What is Workers’ Compensation?
If you have a work-related injury or illness, your employer is required by law to pay for workers’ compensation benefits. You could get hurt by one event at work, such as hurting your back in a fall, getting burned by a chemical that splashes on your skin or getting hurt in a car accident while making deliveries. This also applies to repeated exposures at work, such as hurting your wrist from doing the same motion over and over or losing your hearing because of constant loud noise.
What benefits am I entitled to?
Workers’ comp insurance provides five basic benefits:
- Medical care: Paid for by your employer to help you recover from an injury or illness caused by work
- Temporary disability benefits: Payments if you lose wages because your injury prevents you from doing your usual job while recovering
- Permanent disability benefits: Payments if you don’t recover completely
- Supplemental job displacement benefits (if your date of injury is in 2004 or later): Vouchers to help pay for retraining or skill enhancement if you don’t recover completely and don’t return to work for your employer
- Death benefits: Payments to your spouse, children or other dependents if you die from a job injury or illness.
After an injury or illness occurs, your employer must:
- Provide a workers’ compensation claim form to you within one working day when a work-related injury or illness is reported
- Return a completed copy of the claim form to you within one working day of receipt
- Forward the claim form, along with the employer’s report of occupational injury or illness, to the claims administrator within one working day of receipt
- Within one day of receiving your claim, authorize up to $10,000 in appropriate medical treatment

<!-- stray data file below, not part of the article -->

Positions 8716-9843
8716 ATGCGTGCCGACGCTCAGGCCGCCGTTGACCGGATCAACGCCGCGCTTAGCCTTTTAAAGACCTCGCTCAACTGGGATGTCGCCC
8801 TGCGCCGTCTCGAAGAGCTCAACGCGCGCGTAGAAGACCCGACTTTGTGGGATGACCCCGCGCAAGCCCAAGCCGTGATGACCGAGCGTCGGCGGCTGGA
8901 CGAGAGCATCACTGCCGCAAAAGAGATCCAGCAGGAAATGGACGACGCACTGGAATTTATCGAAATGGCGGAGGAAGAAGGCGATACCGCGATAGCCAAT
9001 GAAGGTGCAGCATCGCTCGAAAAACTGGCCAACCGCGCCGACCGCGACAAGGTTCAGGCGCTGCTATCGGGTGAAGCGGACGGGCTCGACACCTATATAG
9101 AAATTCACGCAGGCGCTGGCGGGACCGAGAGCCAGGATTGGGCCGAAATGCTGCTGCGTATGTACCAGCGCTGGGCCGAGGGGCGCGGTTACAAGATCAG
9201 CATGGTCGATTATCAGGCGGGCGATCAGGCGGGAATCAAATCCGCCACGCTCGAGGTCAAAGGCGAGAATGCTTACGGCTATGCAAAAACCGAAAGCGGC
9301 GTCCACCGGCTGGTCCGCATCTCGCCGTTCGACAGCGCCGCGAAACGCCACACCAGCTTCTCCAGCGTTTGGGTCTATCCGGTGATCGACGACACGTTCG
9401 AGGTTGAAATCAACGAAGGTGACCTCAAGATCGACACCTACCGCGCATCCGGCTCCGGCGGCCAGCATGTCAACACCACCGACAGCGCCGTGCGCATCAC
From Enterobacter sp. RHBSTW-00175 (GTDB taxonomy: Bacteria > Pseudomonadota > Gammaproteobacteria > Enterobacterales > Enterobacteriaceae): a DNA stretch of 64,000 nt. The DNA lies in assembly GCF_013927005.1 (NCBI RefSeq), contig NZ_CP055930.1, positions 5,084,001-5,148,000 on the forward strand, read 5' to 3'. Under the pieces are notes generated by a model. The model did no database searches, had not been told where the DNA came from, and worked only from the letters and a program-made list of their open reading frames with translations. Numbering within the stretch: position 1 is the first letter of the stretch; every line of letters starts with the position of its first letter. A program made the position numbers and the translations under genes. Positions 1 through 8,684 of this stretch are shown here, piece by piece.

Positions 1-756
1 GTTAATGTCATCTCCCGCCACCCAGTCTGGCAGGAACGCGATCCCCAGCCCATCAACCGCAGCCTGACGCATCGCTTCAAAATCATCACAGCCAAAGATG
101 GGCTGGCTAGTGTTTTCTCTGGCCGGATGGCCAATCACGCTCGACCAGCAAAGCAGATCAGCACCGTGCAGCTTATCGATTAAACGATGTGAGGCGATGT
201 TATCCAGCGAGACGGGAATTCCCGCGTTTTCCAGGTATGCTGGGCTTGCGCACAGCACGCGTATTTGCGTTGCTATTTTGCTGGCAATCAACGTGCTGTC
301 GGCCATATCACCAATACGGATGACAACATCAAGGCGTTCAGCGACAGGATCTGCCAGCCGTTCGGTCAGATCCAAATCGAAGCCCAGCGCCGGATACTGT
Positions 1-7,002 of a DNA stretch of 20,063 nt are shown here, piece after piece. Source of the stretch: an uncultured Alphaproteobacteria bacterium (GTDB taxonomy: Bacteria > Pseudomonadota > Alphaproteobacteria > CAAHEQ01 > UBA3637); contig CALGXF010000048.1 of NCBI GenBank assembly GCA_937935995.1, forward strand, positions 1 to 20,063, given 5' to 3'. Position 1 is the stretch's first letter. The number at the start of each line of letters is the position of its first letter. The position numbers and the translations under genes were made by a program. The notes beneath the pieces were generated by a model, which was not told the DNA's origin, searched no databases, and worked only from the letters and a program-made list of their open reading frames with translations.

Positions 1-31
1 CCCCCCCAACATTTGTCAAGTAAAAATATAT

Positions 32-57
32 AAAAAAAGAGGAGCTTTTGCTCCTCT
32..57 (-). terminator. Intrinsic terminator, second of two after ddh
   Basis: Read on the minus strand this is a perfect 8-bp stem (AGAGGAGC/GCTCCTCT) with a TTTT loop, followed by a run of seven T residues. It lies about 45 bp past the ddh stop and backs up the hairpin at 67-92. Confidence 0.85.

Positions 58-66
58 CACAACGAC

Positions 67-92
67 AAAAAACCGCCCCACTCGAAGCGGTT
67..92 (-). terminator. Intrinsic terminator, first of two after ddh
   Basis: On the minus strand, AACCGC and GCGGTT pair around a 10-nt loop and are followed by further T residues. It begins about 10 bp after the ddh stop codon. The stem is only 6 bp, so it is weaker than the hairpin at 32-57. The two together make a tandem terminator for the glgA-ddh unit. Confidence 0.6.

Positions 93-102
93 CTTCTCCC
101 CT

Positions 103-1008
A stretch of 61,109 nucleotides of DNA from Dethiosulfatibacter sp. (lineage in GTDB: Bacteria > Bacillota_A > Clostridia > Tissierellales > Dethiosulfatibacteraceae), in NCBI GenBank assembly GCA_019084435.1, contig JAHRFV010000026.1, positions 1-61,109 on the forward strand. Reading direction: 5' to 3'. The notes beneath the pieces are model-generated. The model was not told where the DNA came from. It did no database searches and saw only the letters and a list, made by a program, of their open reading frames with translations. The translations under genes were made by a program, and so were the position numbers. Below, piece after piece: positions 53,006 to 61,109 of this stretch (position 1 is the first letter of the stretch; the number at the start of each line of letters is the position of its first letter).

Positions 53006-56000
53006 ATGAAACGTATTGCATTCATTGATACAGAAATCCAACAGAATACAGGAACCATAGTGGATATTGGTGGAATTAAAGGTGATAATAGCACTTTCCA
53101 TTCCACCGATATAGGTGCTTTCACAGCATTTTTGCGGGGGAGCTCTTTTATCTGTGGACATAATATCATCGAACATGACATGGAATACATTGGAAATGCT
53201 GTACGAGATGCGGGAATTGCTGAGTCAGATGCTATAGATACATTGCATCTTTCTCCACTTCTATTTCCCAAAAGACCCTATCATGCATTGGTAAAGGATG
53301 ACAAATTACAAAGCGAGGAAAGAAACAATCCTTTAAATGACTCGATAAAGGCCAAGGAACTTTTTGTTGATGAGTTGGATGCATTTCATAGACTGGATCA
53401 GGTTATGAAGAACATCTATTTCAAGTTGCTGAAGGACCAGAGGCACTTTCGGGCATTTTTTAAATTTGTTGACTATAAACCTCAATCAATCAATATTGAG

- Provide transitional work (light duty) whenever appropriate
- If you are the victim of a crime that happened at work, the employer must give notice of workers’ compensation eligibility within one working day of the crime.
Can my employer take part of my check to pay for workers’ compensation insurance?
No. Workers’ compensation insurance is part of the cost of doing business. An employer cannot ask you to help pay for the insurance premium.
What happens if my employer is uninsured and I’m hurt on the job?
Failing to have workers’ compensation coverage is a criminal offense, a misdemeanor punishable by either a fine of up to $10,000 or imprisonment in the county jail for up to one year, or both. Additionally, the state issues penalties of up to $100,000 against illegally uninsured employers.
If you have a work-related injury or illness and your employer is not insured, your employer is responsible for paying all bills related to your injury or illness. Workers’ compensation benefits are only the exclusive remedy for injuries suffered on the job when your employer is properly insured. If your employer is illegally uninsured and you have a work-related injury or illness, you can file a civil action against your employer in addition to filing a workers’ compensation claim.
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Why do I need an attorney?
Often times a person may not need an attorney to file and receive a workers compensation claim. However, if you find yourself in a tough situation with no money coming in and you are unsure what to do next, do not hesitate to contact the Hunt Law Group where we pride ourselves on getting injured people the compensation they deserve.